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Since the launch, NTWRK has experimented with various product areas and promotions. The latest funding is enabling expansion back into physical events and some new angles on the NTWRK model.

After getting kicked out of high school in 10th grade, Levant (who had a passion for graffiti) went on to work in graphic design, sales and marketing for an LA streetwear brand. That led to trade show attending and eventually to Levant founding his own show, Agenda in 2003. Agenda got bigger over the next 10 years, becoming one of the biggest action sports, streetwear and lifestyle tradeshows in the world. He sold a majority of Agenda to ReeedPOP, which owns Comic Con and stayed on in a development role. Eventually, he developed other shows including ComplexCon, a smash hit culture and sneaker show in partnership with Complex.

Last year, Levant left to found NTWRK.

“That transition really happened through a conversation that I had with Jimmy Iovine in September of 2017,” Levant told me in an interview last year. “I got introduced to him by a friend. He expressed his interest in a new company for him and his son, and we had similar interests and ideas around that. That night that I met him, I went home, stayed up all night to 4:00 in the morning and wrote the entire business plan for NTWRK.”

Iovine ended up as an investor via the MSA Enterprises vehicle, along with Warner Bros. Digital Networks, LeBron James, Maverick Carter and Arnold Schwarzenegger. Jimmy’s son Jamie is a co-founder and Head of Fandom at NTWRK.

One of Levant’s big takeaways from his time with ComplexCon and Agenda was that the physical audiences were valuable but a digital audience is built to foster through earned media and user-generated content around these lifestyle events.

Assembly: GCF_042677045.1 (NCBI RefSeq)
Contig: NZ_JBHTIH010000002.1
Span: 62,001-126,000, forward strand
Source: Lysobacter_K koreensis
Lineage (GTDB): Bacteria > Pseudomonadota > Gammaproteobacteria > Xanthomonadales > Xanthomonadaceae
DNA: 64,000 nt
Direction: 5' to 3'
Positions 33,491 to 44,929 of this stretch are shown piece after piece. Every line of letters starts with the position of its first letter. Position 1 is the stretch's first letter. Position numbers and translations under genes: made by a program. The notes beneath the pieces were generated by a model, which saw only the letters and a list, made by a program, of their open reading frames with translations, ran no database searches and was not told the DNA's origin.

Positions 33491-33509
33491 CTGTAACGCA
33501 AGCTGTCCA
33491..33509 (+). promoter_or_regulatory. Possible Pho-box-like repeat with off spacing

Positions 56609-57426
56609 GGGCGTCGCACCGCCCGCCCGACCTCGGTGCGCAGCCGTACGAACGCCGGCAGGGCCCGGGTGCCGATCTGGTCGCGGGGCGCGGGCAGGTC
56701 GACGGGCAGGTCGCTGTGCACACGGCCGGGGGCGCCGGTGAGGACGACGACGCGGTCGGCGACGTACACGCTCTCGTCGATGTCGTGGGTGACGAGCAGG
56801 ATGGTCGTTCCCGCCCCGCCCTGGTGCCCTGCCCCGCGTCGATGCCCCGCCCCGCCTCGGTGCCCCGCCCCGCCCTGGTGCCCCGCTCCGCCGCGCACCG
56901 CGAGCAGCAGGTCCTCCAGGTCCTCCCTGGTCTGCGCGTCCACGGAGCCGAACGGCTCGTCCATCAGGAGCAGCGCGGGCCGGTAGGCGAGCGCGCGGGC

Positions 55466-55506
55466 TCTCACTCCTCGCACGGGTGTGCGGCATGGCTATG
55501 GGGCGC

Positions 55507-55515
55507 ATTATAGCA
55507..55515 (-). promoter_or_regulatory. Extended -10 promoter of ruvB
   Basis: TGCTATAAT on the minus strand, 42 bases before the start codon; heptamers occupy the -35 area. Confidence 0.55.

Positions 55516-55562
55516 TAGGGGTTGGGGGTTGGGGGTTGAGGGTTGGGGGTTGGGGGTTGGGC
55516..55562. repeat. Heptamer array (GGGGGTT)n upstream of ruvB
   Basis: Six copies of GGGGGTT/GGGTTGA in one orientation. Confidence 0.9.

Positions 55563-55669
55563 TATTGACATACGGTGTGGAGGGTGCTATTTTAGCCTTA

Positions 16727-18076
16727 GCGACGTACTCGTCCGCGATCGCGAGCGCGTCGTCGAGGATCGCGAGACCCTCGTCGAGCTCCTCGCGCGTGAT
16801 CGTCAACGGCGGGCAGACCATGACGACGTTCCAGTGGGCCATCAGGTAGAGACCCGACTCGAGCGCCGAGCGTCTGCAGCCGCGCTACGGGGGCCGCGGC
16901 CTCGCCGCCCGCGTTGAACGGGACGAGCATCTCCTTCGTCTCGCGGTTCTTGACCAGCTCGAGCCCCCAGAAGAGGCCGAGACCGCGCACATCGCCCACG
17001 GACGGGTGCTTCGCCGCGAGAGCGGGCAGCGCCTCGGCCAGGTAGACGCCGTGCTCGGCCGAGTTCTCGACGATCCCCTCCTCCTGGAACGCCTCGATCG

“There’s 50,000 people in the room but I think there’s probably a million people online who want to engage with those products and that content,” said Levant. “Maybe I felt a little bit like I was using my skill set and I wasn’t extracting the full value out of it because I wasn’t in the e-com or digital media business in the past. I think that was a key unlock for me, how do I do that better with a phase two of my career?”

The past few months have seen a series of high profile launches and collaborations with sneaker and streetwear people. And now, the Live Nation and Drake tie up will lead to artist-driven collections sold on NTWRK’s app, unique ticket access, promo bundles developed by NTWKR and, yes, a new live event called NTWRK Presents that will launch in Q4.

In recent months, Drake sold some of his tour merch exclusively on NTWRK.

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They’ve also been running auctions for rare resell market items like Supreme guitars and sneakers.

The concept of shopping as entertainment is far from new. There’s a reason that the easy buzzphrase people attach to NTWRK is ‘QVC for millennials’. But there has yet to be a platform that has managed to pin together the right culture with the right delivery mechanism at the right time. NTWRK has a chance to do this I believe because Levant has the taste for it, but also because he’s backing into this from a place of understanding when it comes to culture.

Too many times we see the technology of the platform take center stage — a clever delivery mechanism or good design. But, fundamentally, most tech companies are absolutely crap at culture. They’re too homogenic — they do not allow for and encourage the influence of the spaces that they’re catering to.